My biggest problem is space! I need separate areas for my hs stuff, especially projects that the dc can't be handling! Any suggestions?
Stacey (Moderator Homeschool Daycare)
Boy oh Boy! I totally understand! Homeschooling in itself equals TOO MUCH CLUTTER but then add DC as well and it becomes positively INSANE!!!!!!!! I need a warehouse for all the stuff. I don't have THAT many dc toys. My own kids have tons of toys too..which they don't even use most of the time but if i suggest they go through them and toss out a few things they can't bear to part with them usually, UNLESS they are really getting too old for them. I have told them that if they wish to get rid of anything, and if they choose to give it for our daycare, then I will buy them something new in it's place .Heheheh that's quite a motivator:)
Anyway..the clutter..it overwhelms me too. I fantasize about having no homeschool or daycare..I wonder what that sort of life would be like? Having an actual LIVING ROOM for example? A DINING ROOM?? a FAMILY ROOM? what is this like? I wonder..I've never had them myself.. I have always lived in a house which contained a few bedrooms, bathroom, kitchen and then some other rooms which were used for school, play, eating, watching TV, with thousands of books all over the place...I would love to go out and get some silk flower arrangements..but where to put them? Walls are all covered with book cases and toy storage things....OH well I have no solution , and am sorry for my whining! It just felt good to vent:)
Feeding the Children
HI!!! Two yrs ago when I had more dck, I did three times as much work for snacks and meals. They would all have themes, be complete, healthy snacks, the works! I have since relaxed, a lot! I try to keep it simple and nutritious now. I serve breakfast for those arriving before 8am, snack at 10, lunch, and then a pm snack. Sometimes we skip am snack if we have an early lunch. I am not on the food program(nor am I licensed) so I can probably be more flexible. One budget idea is to not include meat(or at least not all the time) in your meal preps. I find the majority of families eat a large meal at dinner(supper) and almost always include meat.
A lot of ease with meals happened for me because of my mind set. I wanted to cut down on waste and prep time. First, the dck usually set the table, getting their own bowl/plate and cup. Sometimes I have then serve themselves and sit with them to eat. They also 'clean their area' after eating, then wash up, very routine.
I only serve milk(sometimes choc/coffee/strawberry), oj and 100% juice mixes and water. For breakfast there is always cereal(Cheerios/Kix), granola, oatmeal, toast, bananas. My hs son knows if he sleeps late(after 8), I will not fix breakfast for him, and I won't cook something different for him for breakfast, so he finds what he can himself. Once or twice a week I will make pancakes/french toast/waffles homemade. I will always double the batch and freeze leftovers, so I won't have to cook br all month, and my son or dc can have more hot breakfasts. I do cook eggs/quiche/sausages/etc about once or twice a month.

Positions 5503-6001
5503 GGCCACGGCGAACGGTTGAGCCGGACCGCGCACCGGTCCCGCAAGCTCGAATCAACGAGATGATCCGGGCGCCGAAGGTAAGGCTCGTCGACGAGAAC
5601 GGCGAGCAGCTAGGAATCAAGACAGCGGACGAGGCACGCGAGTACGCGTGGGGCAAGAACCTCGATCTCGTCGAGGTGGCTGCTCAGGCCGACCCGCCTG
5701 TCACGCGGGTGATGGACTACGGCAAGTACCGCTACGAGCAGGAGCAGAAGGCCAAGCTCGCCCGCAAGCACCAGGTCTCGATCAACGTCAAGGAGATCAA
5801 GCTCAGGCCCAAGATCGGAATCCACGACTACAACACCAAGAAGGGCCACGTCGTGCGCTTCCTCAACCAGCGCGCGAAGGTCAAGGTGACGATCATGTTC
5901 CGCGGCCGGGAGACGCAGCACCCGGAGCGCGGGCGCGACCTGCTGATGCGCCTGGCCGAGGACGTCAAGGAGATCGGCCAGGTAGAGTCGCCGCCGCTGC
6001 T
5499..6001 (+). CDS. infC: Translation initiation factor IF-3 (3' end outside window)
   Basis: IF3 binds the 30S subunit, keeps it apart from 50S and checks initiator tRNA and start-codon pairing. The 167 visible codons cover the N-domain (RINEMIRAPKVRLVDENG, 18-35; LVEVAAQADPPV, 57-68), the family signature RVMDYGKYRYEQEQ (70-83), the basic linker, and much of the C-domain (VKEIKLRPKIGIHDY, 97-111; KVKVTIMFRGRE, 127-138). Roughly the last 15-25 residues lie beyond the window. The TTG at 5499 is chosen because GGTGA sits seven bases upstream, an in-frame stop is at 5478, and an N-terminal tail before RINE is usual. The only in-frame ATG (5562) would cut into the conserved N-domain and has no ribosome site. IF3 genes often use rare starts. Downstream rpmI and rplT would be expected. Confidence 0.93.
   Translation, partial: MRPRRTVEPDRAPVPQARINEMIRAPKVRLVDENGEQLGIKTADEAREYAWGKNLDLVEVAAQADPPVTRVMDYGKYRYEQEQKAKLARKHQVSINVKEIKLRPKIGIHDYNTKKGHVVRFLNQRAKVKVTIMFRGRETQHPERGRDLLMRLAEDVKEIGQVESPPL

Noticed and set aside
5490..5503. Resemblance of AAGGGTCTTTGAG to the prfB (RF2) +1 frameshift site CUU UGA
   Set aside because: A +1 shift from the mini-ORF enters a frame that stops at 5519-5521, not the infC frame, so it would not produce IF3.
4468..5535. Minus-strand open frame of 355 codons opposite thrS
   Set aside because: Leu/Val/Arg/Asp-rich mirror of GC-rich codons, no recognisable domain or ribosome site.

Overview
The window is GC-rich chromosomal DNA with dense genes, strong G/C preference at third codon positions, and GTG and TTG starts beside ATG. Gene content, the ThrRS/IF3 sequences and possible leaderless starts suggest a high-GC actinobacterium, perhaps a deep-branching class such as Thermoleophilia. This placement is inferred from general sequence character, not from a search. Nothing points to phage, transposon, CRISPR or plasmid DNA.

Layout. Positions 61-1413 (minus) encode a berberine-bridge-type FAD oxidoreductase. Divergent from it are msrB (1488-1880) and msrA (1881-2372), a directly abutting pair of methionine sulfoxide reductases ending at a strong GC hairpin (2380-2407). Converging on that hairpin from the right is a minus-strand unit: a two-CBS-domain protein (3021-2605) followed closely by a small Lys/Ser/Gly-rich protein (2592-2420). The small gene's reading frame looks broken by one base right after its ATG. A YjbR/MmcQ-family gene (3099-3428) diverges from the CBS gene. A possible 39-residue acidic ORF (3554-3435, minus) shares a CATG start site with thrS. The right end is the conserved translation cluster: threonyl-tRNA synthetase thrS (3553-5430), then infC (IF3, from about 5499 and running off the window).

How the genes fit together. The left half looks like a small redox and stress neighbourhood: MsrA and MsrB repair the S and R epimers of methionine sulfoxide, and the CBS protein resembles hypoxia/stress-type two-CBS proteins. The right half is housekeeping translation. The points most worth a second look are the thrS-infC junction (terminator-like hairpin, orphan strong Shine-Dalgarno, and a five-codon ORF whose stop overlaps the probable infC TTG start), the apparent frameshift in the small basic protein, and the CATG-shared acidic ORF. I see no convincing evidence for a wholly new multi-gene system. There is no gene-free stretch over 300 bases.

Breakfast for lunch is always a winner here! Cantaloupe is one of the best fruits containing lots of vitamins found in veggies. Some melons can be sliced and then pressed with small cookie cutters for extra fun.
For snacks, I always serve a grain group and a veggie or fruit. It is easy to fall into a trap of just serving fruit. Have you tried dips? I use salad dressing, cream cheese, sour cream, even peanut butter! I buy crackers in bulk and count out 5-10 in Spanish at each snack with the kids. Animal crackers, vanilla wafers, Cheese-Its, Ritz, pretzels are favorites.
Pizza is a big hit, I buy frozen shells and let the kids 'paint' on sauce and 'rain' on the cheese. I serve it about once or twice a month. PBJ, grill cheese, hotdogs, pasta are big hits. I tell my son if he doesn't want what i am serving the dc he can make his own and the dc doesn't have a problem with him eating different foods.
To keep with the healthy theme, I bought a large tub of vanilla yogurt and sprinkled cinnamon sugar over it, for a dip with strawberries and animal crackers. The kids loved it so much they had the 'dip' for a snack the next day.
Ideas; have you tried tortilla bread? fun to roll any lunch meat, just cheese and lettuce, or pbj, then slice for spirals. Chili? different shaped pastas? different breads? using cookie cutters on breads?
I do have one 5yrold dcb who refuses to eat any veggies or fruit, but he loved apple cinnamon muffins we made. I don't let them eat too much of any one food, like all the cookies and no fruit, then wanting more cookies. If they truly are hungry they will eat the good food. I also include lots of food pyramid games and we garden. Nothing is as rewarding as seeing a 3 yr old pick fresh peas off the trellis for breakfast!!!
I know this was a lot of info, hope it was helpful!